Back in Vogue - ‘It will encourage people here in the industry to be more daring’
New editor Edward Enninful plans to take the style bible in a different direction - and a highly political first issue does just that. Will the industry follow suit? asks Tanya Sweeney
Fashion is all about the new, the next and the now, yet Vogue editor Edward Enninful has already managed to break entirely new ground, while somehow doffing a cap to the past.
It's safe to assume that the entire fashion world has been anticipating Enninful's first Vogue issue since he was confirmed to take over the rudder back in April. That he would make his mark after Alexandra Shulman's quarter-century reign was a given. What appears to have discombobulated everyone is that Enninful has delivered a Vogue cover in the classic mould. Photographed by stalwart Steven Meisel, model/activist Adwoa Aboah is seen in a classic head and shoulder shot: a cocktail of fine-boned beauty, glamour and glittery peacock-blue eye-shadow that wouldn't be out of place in the 60s or 80s. Others have likened the image to a January 1971 Vogue Italia cover, which featured Studio 54 regular Donna Jordan.
The coverlines make no reference to mascara, hair or this season's trends. Instead, there's a roll-call of power players in the politics and arts, as featured inside: Skepta, Zadie Smith, Steve McQueen, Sadiq Khan, Christopher Bailey: a knowing nod to Vogue's one-time reptuation as a home for intellectual heavyweights. So will the magazine's new direction have repercussions beyond British shores?
"The interesting thing is that he has somehow reverted to the golden age of magazine and print journalism," agrees Rosie McMeel, editor of Irish fashion bible Image.
"Adwoa is certainly a young, up-and-coming model, but the make-up, headscarf and jewellery is quite high glamour. Print is in a very difficult phase right now, so to revert to the thing that makes print so special is exactly what's making it [his first cover] exciting.
"The younger members of my staff are especially enthused by it, which is interesting because I thought it would have been oldies like me who would get it."
Shelly Corkery, fashion director at the Brown Thomas Group, observes that, crucially, Aboah isn't on the cover simply because she is biracial, it's because she is hands-down the model of the moment.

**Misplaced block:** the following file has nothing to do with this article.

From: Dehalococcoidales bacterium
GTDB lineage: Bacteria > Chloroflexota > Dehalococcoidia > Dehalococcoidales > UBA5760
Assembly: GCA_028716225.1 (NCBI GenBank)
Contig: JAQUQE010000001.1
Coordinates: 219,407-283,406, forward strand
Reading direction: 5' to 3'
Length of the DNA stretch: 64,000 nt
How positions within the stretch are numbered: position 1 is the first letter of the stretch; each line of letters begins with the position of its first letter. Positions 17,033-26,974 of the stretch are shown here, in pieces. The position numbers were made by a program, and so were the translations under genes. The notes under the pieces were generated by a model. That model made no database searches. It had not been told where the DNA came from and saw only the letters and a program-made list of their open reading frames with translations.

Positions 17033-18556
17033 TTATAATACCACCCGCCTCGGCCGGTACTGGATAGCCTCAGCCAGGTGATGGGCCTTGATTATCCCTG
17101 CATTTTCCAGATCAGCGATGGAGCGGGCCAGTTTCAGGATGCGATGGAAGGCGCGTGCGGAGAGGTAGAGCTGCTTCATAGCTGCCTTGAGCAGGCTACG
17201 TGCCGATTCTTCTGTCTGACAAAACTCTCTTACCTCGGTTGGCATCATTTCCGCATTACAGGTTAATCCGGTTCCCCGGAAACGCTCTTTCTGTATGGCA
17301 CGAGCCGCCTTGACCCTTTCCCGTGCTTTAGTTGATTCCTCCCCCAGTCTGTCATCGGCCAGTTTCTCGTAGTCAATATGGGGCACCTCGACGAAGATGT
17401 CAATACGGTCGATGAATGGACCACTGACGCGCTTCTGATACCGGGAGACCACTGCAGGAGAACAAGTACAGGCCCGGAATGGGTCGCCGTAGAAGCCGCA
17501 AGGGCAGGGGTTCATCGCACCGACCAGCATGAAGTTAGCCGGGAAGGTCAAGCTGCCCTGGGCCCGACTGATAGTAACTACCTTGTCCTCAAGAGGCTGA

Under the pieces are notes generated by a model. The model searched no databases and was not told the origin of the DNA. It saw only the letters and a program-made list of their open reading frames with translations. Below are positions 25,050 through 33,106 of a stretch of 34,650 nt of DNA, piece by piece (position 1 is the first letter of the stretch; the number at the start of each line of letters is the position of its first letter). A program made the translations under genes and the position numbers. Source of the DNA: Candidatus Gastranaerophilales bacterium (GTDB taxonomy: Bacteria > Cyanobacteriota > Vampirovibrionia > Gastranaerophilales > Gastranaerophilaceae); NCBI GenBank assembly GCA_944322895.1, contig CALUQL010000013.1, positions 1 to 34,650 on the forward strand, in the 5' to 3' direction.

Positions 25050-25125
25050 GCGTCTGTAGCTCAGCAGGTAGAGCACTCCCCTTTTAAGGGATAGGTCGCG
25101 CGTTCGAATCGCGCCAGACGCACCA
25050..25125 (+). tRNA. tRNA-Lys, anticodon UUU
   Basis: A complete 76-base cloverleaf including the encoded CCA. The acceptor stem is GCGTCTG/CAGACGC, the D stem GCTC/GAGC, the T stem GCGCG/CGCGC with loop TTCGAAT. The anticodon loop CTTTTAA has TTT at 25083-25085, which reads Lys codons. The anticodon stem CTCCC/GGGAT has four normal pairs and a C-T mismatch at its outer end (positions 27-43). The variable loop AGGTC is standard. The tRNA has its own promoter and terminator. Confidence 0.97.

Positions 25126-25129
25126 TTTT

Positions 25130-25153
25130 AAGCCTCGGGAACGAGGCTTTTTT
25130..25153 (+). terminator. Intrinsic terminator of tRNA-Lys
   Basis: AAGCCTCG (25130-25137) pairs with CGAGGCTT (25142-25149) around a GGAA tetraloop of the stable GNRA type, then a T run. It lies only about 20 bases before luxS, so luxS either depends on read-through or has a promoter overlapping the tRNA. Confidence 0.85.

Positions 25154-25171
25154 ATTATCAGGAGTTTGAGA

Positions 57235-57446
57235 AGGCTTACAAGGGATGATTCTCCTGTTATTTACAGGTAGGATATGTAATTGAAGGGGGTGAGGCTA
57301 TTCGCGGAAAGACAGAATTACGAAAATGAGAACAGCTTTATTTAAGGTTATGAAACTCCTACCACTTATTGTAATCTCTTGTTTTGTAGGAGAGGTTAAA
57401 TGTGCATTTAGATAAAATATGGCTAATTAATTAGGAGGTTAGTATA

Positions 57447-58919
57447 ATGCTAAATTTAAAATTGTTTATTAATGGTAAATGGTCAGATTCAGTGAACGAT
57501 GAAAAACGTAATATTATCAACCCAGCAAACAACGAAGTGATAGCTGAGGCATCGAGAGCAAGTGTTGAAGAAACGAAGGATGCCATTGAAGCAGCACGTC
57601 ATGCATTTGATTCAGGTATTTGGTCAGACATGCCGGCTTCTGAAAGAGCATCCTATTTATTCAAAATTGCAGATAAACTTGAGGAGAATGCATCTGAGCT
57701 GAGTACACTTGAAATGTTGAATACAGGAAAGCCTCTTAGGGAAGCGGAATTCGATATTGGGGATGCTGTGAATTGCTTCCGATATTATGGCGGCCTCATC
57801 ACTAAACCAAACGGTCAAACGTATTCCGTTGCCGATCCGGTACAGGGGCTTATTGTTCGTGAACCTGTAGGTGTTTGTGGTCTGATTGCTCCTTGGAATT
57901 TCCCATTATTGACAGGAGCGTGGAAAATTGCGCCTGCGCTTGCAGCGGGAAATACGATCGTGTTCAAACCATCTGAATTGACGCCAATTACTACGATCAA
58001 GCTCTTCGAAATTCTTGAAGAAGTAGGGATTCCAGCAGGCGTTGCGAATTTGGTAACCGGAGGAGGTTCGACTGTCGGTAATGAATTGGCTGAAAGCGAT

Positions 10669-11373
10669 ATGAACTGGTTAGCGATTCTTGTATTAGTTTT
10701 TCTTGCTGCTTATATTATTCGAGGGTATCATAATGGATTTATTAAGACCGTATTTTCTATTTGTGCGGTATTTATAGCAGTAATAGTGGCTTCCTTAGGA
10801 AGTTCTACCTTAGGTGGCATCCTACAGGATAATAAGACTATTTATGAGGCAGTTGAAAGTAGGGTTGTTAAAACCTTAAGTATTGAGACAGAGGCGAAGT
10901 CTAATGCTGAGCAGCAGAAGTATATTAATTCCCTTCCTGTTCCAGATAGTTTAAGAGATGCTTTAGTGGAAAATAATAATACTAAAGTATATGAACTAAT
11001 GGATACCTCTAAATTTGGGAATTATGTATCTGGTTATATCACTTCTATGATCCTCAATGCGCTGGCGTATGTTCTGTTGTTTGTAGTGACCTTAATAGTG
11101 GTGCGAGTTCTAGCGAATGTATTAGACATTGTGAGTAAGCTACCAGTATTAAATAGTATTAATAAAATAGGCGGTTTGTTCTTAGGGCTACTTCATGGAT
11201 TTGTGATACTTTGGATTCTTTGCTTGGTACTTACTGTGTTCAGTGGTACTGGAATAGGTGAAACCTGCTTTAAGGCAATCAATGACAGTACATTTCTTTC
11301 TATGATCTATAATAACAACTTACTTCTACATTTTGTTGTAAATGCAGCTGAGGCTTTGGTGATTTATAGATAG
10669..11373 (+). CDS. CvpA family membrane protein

"We've gone through the Naomis and Kate Mosses, and while they'll be in British Vogue in another way, Adwoa is the newest, coolest model with the most [social media] followers, and everyone is chasing her."
There is further buzz and excitement in Issue 1 beyond Aboah's cover image. Ever since he started working on his first edition back in August, Enninful went through his bulging Rolodex and made a number of high-profile hires: Naomi Campbell has been made contributing editor, while renowned make-up artist Pat McGrath is now beauty editor-in-chief.
Industry heavy-hitters like Sam McKnight, Charlotte Tilbury and Val Garland have also joined the ranks. And to make way for them, Enninful - himself a former model and stylist - had the none-too-pleasant task of sweeping out some of the old guard. Famously, fashion director Lucinda Chambers vented her fury in an online publication after allegedly being sacked by the new editor after 36 years of service.
And reading between the lines, there appears to be little love lost between Enninful and his predecessor. Last month, Shulman wrote a column in which she said: "It's certainly not a job for someone who doesn't wish to put in the hours and thinks that the main part of their job is being photographed in a series of designer clothes with a roster of famous friends," which many took to be a pot-shot at the well-connected Enninful.